Friday, April 1, 2011 | Categories: Interview Panel
Today's special guest host was Mary Walsh.
It's Friday, April 1st.
Promising an overhaul of the Canada Pension Plan, Michael Ignatieff says he wants a secure retirement option for Canadians.
Currently, it was a good try, but Stephen Harper's still not interested.
This is The Current.
We started this segment with a clip from Green Party leader Elizabeth May reacting to news this morning of a new federal political party. We don't know much about it yet. Details are supposed to be unveiled later today. All we know now is that the party says... it is a voice for seniors. And it reportedly has some big names behind it including veteran Canadian actor Mr. Gordon Pinsent. First we had Evan Solomon, host of Power and Politics, on the line from Ottawa.
And sitting across from Mary Walsh in our studio was Gordon Pinsent, the party's new spokesperson.
Humour in Politics - Panel
Speaking of political jokes....when was the last time you laughed out loud during this election campaign? No? Seems like these days our politicians are much more likely to be the butt of jokes than the instigators of them.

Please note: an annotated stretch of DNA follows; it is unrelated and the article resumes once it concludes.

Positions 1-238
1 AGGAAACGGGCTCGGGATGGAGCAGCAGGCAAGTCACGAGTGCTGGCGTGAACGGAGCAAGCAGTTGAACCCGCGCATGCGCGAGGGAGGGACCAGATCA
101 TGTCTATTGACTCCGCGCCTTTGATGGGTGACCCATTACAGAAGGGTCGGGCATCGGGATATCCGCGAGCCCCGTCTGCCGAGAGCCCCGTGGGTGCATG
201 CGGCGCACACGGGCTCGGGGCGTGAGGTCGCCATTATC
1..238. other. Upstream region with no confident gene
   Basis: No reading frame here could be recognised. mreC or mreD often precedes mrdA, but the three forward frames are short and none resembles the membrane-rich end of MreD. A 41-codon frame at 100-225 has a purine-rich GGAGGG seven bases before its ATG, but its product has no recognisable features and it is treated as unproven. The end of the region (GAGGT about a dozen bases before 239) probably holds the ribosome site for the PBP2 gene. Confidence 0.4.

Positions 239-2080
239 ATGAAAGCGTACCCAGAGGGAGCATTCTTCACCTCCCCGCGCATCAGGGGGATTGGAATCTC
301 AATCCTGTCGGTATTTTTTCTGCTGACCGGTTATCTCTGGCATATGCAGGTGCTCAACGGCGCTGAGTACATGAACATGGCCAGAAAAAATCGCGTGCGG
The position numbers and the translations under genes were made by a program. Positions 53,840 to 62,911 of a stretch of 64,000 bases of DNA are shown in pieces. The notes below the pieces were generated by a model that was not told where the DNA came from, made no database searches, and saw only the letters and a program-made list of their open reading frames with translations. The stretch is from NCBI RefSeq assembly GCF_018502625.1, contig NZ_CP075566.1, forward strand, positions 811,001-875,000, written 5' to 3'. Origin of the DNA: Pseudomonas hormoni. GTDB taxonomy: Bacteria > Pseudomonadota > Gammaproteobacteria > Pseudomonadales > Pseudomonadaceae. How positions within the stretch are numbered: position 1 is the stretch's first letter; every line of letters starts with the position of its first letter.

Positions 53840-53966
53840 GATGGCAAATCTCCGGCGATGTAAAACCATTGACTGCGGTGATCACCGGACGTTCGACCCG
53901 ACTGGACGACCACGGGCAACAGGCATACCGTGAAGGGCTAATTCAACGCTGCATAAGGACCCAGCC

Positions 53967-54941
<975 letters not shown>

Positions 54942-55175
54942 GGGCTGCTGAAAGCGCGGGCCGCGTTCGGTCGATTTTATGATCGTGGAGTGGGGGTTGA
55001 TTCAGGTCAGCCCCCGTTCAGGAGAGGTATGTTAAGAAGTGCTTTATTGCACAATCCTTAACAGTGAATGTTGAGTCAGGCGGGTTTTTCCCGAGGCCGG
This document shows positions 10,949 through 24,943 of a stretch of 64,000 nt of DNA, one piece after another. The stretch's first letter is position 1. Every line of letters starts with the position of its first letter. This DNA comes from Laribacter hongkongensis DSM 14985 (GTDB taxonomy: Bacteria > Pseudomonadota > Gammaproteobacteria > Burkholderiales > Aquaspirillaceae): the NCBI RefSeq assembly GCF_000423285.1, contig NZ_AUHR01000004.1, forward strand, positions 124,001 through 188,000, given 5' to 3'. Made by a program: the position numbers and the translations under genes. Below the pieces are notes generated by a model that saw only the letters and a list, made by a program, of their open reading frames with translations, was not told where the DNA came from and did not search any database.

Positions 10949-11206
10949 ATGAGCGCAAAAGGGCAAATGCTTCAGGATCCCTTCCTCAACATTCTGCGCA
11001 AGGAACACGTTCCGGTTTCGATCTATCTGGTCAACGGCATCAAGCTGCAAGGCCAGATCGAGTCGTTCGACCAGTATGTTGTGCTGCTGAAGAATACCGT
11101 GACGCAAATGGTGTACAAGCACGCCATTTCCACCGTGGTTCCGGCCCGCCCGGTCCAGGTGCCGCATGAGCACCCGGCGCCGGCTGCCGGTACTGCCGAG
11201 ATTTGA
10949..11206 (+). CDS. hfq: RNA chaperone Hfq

The Hill Times -- a weekly newspaper about federal politics -- has just released its annual ranking of MPs according to their sense of humour. And Prime Minister Stephen Harper and Liberal Leader Michael Ignatieff both ranked pretty high ... for worst sense of humour. So this morning, we're asking why it is that so many politicians are unwilling -- or maybe unable -- to show a sense of humour.
To help us sort this out, we were joined by Rick Mercer - the host of The Rick Mercer Report on CBC Television. Former Liberal MP Carolyn Parrish. And Peter Stoffer who is campaigning for re-election for the NDP. He was ranked second on the Hill Times list of MPs with a sense of humour.
*** We continued our panel discussion in Part Two ... shifting gears a bit to look
at whether there's less humour on Parliament Hill than there used to be.